Planned redevelopment with new streets, sidewalks, and buildings provides opportunity to both connect to transit and prioritize the pedestrian experience. This can take many forms, whether that means densifying development along bus lines; widening sidewalks and creating safer, more pleasant streetscapes; or creating separate pedestrian-only access routes throughout the site and to adjacent blocks. These strategies will balance convenient access and pleasant street experience for residents and visitors of all ages.
4. Landscape with intention
Re-greening mall redevelopments may be just as important as re-scaling them. Most malls have incredibly high percentages of impervious pavement between the buildings and surface parking, which can place a heavy load on stormwater systems. If you’ve ever visited a mall in the summer, you can also feel the heat radiating from the sea of asphalt. These sites are unfriendly to local biodiversity and generally unpleasant for any non-vehicular experience.
In planning new roads, sidewalks, and buildings on the site, consider intentional re-greening of the site. Design buildings to frame comfortable outdoor “rooms,” and create multiple scales of outdoor areas for use by the new residents and surrounding community. Identify opportunities for rain gardens, bioswales, green roofs and other features that reduce loads on stormwater systems. Craft welcoming and shaded pedestrian routes with street trees and street-level landscaping.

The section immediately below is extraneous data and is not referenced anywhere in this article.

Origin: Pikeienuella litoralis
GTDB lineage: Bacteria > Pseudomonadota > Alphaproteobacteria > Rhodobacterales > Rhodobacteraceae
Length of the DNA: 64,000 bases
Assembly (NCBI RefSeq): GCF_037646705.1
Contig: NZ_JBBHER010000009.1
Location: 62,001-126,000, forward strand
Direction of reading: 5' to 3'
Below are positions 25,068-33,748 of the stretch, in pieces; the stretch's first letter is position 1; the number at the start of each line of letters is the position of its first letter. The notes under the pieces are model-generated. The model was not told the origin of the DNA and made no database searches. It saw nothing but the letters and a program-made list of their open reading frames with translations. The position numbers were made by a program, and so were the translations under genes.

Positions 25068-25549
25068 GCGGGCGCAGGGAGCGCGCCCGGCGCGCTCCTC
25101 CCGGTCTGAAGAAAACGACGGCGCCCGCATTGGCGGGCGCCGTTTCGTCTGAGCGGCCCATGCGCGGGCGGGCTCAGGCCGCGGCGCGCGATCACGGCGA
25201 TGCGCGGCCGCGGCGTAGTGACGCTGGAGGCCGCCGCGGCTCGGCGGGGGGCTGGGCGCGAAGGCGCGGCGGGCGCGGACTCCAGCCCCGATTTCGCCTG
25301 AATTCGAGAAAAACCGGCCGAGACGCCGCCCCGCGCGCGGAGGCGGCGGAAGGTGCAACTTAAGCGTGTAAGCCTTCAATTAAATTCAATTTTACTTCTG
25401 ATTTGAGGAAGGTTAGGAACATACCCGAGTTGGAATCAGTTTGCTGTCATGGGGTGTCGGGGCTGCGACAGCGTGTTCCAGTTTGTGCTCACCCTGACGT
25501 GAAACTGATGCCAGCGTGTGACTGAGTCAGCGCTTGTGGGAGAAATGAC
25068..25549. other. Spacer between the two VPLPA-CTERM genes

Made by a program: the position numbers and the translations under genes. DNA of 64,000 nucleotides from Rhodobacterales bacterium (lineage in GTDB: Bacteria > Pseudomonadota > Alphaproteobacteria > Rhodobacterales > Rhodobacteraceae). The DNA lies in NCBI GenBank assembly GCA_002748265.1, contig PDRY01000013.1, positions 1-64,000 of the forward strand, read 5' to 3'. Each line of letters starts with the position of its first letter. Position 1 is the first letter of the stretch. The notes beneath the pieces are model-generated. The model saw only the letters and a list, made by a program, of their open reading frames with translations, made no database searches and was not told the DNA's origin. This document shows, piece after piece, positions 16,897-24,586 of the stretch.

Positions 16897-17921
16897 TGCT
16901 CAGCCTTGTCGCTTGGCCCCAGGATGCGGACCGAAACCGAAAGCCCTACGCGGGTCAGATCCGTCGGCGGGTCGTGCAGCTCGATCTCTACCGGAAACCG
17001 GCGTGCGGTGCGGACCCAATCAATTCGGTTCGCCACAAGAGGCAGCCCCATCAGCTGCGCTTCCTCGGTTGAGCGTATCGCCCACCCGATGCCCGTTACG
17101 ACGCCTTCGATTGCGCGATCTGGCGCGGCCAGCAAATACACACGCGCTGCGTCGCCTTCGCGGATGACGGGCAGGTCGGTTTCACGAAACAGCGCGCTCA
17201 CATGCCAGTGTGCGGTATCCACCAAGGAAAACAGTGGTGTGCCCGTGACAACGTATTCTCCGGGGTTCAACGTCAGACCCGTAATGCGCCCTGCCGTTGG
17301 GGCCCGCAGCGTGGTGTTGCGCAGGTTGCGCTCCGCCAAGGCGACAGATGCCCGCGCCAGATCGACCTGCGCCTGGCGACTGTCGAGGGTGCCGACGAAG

5. Identify component pieces
Many full-service senior communities essentially duplicate amenities and services already offered in the surrounding neighborhoods simply because they’re not easily accessed by residents. However, in a dense, walkable community, there’s no need for this duplication – saving senior living operators space and money while creating opportunities for intergenerational engagement. When considering new complementary uses to bring to the site, developers should take an inventory of the surrounding neighborhood and understand what might be missing – perhaps convenient grocery stores, health services or childcare – and decide how those pieces can be incorporated in the redevelopment to drive outside traffic onto the site.